Simple process steps for inspecting arrays. (But don’t expect them to always be the source of failures.)
After more than 15 years working with people who choose to use x-ray inspection as part of their fault-finding and quality-ensuring procedures, the most common refrain I hear is, “The board’s not working; it must be the BGA.” I do also hear this from those who do not have access to x-ray!
Arguably, as the BGA was the first commonly used component to be placed on boards with all its interconnections hidden from any possibility of post-reflow optical inspection, I suggest the BGA has been the primary driver for the increased uptake of x-ray inspection in recent years. After all, x-ray inspection is nondestructive and can see where optical systems cannot. Perhaps it is the entirely optically hidden nature of the BGA joints that has caused its infamy within electronics manufacturing. By not being able to see the joints that have been made, how can the BGA be ruled out as the cause of the failing circuit? Without some certitude in this, how can a contract manufacturer assuage its client’s belief that all non-working products have been caused by poor reflow under the BGA, rather than by some other mechanism? X-ray inspection goes a long way to help both parties resolve this, and, assuming it isn’t actually the BGA’s fault, the “first likely cause of problem” can be ruled out, and all parties can move on quickly and productively to consider other potential reasons for the issue.
When you only have one shot (or two, or three) to make a great impression.
More amazing tales from the front.
“How much bandwidth do you have?”
I had just entered the conference room. He barely said hello, and didn’t wait for me to sit down or unload my laptop from my shoulder. Hardly glanced at my accompanying Sales Rep either. No nonsense, little acknowledgment. Right to the point. He insisted:
“How much bandwidth do you have?”
I replied, inquisitorially, “How much bandwidth do you need?”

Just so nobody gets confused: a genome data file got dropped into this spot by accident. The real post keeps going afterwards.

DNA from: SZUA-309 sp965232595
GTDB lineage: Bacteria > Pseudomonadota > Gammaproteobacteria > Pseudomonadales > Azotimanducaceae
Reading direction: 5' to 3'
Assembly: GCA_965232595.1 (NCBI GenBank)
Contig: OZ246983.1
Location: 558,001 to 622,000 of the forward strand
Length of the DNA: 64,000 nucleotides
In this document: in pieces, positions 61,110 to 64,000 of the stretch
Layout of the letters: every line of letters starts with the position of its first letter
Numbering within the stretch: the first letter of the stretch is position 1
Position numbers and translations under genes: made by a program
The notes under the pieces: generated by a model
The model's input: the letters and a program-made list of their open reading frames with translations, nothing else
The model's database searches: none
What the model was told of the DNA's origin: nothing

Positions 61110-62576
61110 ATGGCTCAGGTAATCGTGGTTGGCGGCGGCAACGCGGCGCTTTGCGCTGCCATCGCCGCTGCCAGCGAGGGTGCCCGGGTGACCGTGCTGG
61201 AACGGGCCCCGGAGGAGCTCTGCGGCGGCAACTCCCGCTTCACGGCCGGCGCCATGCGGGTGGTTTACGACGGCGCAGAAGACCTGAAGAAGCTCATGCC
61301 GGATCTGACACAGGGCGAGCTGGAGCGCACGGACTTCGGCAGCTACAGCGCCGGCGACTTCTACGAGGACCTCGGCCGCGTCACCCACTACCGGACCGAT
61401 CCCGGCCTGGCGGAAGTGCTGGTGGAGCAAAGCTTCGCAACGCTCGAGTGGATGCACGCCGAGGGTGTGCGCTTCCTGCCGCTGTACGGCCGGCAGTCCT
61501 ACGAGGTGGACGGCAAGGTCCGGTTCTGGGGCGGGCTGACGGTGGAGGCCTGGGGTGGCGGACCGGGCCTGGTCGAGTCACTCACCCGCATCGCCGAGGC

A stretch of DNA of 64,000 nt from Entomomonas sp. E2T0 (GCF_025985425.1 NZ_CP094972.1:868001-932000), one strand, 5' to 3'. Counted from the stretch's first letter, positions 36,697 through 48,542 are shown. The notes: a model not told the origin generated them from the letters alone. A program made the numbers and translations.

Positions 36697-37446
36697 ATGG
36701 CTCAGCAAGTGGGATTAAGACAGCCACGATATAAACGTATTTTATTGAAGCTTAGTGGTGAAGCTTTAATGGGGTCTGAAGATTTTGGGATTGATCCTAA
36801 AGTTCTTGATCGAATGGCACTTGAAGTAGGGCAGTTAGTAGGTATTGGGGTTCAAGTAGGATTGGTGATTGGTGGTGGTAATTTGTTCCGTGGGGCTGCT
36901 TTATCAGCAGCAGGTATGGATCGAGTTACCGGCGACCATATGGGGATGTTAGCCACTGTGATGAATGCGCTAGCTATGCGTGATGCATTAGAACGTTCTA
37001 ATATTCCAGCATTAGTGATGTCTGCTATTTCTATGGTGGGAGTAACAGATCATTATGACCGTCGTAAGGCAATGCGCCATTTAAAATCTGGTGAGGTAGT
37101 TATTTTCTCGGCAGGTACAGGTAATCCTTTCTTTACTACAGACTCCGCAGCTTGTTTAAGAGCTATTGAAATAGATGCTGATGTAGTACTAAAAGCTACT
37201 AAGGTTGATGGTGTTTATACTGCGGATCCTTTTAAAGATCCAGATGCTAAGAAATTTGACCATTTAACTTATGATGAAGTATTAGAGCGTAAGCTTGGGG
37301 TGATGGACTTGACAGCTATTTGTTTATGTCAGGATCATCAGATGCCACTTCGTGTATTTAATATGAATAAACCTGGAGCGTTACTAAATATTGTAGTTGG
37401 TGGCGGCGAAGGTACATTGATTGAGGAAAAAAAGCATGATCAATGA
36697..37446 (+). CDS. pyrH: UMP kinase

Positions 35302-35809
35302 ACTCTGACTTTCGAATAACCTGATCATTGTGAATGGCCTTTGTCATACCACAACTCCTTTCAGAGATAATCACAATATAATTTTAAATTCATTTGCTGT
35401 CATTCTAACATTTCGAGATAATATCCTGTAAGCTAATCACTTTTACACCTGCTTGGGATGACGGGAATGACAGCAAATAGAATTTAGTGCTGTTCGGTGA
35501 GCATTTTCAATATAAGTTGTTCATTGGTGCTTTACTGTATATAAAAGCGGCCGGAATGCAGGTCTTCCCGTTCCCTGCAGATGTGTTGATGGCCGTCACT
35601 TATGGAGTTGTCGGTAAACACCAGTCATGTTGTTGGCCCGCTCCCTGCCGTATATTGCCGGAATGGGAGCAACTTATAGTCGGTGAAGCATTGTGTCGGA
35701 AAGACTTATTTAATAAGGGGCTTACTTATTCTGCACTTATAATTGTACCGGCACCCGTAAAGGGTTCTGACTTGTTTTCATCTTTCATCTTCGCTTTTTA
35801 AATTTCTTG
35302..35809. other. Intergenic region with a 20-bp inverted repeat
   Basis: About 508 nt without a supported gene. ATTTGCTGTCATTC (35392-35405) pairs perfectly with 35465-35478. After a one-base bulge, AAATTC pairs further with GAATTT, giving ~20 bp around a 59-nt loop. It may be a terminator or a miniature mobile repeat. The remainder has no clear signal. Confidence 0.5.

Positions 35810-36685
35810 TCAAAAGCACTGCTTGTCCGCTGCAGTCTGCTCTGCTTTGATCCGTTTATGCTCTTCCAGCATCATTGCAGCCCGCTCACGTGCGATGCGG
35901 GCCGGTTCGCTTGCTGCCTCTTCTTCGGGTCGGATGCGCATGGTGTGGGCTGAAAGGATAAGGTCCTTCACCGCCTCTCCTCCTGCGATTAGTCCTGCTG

Diligence can pay off. (Sometimes.)
The call punctuated one otherwise listless afternoon.
“Can you come over for a meeting?”
She never wants to order anything from us. She claims her process is perfect, hence no need for testing. She calls only when she wants to vent her spleen or get some free advice. She thinks our on-demand, zero-notice consultation time is limitless. No statute of limitations. She also really likes the value-added component of free advice, which she can mark up and pass along. That advice also tends to make her process more perfect than it already is. Imagine that: perfecting perfection. Did I mention that enabling wisdom was free?
Answers to problems abound, but the questions are elusive.
High-tech companies pride themselves on their ability to deliver solutions. Firms feel useful – and justified – by doing so, thereby serving humanity. They want you to know that. The effort, or the splashy publicity emanating therefrom, ennobles them, so they think. This satisfies a certain insecure technocentric mindset, needing frequent validation. Touting solutions drives tech companies’ marketing; it trumpets, for all to hear, their reason for being. Quite an impressive spectrum, those solutions. Just sample the advertising. The magic word isn’t hard to find; in fact, it can be overwhelming in its ubiquity, in multiple languages: “Offering cost-effective solutions to the EMS industry since 1984.” “Your solution partner.” “Complete inspection solution.” “Produktloesungen.” “Innovative solutions at your fingertips.” “Soluciones Integradas.” “Creating solutions.” “Cleanroom and containment solutions.” “X-ray inspection solutions.” “Optimale systemloesungen.” “Advanced switching solutions.” “Bespoke solutions.” “Providing today’s solutions for tomorrow’s products.” “Custom NDT solutions.” “Your partner in embedded solution.” “Reliable climate solutions.” “Network connectivity solutions.” “Integrated boundary scan test solution.” “The solution to America’s problems is a big, beautiful wall.” “Customized solutions.” “Integrated test solutions.” That last one’s catchy. Bottle it.
It’s nice to be wanted, but on what terms?
I get 100 fresh emails on a slow day. On a busy day, 200-250. The curse of “reply all.” I’m also preternaturally neat, which means they can’t just sit there occupying disk space; they must be filed away or destroyed. So my brainless morning ritual, punctuated by sips of black coffee, is to delete the overnight solicitations from Emily and her compatriots at Red Star Long March Little Red Book Printed Circuit Boardland in Shenzhen. (“Hello, Dear. We give you good board not costly and never tarnish reputation so rather very much like other detestable board fabricator. Have nice day!”) Emily also wants to connect with me on LinkedIn, and helpfully sends the weather report from Shenzhen (Sunny! Always sunny!) and is curious to know what I’m doing this weekend (writing this column).